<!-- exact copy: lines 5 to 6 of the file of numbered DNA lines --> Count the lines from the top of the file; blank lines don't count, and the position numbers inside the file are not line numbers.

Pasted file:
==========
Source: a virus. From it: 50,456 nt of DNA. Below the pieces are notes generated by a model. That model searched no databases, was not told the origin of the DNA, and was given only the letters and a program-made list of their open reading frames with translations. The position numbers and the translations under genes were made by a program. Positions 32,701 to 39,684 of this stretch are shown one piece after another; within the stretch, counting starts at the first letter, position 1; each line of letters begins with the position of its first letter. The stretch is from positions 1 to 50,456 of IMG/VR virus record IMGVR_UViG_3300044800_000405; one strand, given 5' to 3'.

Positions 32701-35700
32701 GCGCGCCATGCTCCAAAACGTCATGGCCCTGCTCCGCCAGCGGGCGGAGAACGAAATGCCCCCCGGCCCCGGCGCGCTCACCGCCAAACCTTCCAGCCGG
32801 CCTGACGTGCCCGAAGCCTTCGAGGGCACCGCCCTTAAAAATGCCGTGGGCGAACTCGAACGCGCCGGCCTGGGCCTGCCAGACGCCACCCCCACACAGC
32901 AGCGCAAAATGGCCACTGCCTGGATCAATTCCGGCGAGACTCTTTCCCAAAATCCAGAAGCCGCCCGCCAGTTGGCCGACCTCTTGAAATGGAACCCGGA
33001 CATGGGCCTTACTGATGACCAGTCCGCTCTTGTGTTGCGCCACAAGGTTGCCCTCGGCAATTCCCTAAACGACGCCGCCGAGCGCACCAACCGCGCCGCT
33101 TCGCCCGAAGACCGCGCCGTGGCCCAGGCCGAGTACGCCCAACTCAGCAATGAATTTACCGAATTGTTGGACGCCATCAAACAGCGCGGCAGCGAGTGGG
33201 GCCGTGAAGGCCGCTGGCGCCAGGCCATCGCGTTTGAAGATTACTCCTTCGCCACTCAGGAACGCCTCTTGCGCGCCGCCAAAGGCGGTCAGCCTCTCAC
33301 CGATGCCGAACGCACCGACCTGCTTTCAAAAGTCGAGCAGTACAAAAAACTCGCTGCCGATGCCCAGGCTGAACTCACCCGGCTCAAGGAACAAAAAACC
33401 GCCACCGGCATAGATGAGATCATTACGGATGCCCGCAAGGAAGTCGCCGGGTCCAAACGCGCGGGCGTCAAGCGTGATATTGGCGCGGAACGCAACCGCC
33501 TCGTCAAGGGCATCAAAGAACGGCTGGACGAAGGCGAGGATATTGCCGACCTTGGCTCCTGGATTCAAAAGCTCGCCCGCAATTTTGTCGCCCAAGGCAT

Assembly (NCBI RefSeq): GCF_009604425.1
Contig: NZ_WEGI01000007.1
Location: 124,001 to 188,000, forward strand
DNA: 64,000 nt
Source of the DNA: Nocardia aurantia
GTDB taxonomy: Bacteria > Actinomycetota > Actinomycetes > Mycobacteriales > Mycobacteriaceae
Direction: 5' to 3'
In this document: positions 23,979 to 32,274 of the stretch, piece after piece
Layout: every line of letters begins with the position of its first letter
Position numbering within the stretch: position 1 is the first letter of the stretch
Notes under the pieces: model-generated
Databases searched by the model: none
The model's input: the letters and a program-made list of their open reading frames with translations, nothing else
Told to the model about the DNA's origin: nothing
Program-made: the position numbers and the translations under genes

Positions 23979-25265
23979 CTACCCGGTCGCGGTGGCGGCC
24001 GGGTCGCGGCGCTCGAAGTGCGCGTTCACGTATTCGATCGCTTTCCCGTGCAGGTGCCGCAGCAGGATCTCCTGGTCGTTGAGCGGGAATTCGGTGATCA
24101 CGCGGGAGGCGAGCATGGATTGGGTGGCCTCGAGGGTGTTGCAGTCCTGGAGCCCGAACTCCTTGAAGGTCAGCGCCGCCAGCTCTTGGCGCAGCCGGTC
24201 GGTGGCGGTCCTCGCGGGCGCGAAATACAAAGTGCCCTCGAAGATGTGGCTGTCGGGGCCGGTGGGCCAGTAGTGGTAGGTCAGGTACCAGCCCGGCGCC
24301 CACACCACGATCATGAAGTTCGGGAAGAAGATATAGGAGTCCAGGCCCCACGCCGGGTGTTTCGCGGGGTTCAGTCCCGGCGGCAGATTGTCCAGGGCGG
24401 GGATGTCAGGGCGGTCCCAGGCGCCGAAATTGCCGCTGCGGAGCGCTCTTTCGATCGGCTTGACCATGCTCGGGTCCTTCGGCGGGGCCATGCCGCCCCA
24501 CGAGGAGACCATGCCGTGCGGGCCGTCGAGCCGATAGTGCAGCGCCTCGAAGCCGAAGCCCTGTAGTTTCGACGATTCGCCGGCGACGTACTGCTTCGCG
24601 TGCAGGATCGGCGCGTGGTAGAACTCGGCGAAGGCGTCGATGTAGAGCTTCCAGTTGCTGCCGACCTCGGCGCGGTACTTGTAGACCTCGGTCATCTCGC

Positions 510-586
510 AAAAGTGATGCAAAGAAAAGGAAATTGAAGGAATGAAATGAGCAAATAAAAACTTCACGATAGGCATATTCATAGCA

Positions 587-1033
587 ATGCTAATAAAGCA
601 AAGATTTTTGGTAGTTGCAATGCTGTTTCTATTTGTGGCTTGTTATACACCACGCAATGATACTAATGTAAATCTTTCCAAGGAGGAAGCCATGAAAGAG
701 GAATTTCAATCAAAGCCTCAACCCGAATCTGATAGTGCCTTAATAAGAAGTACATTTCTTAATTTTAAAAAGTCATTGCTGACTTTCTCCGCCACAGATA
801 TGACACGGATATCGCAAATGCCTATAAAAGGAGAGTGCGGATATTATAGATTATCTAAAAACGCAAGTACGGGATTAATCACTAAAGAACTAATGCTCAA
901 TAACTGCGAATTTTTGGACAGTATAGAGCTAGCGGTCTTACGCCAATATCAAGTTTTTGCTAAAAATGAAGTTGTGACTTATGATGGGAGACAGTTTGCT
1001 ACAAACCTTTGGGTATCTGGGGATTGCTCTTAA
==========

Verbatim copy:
32901 AGCGCAAAATGGCCACTGCCTGGATCAATTCCGGCGAGACTCTTTCCCAAAATCCAGAAGCCGCCCGCCAGTTGGCCGACCTCTTGAAATGGAACCCGGA
33001 CATGGGCCTTACTGATGACCAGTCCGCTCTTGTGTTGCGCCACAAGGTTGCCCTCGGCAATTCCCTAAACGACGCCGCCGAGCGCACCAACCGCGCCGCT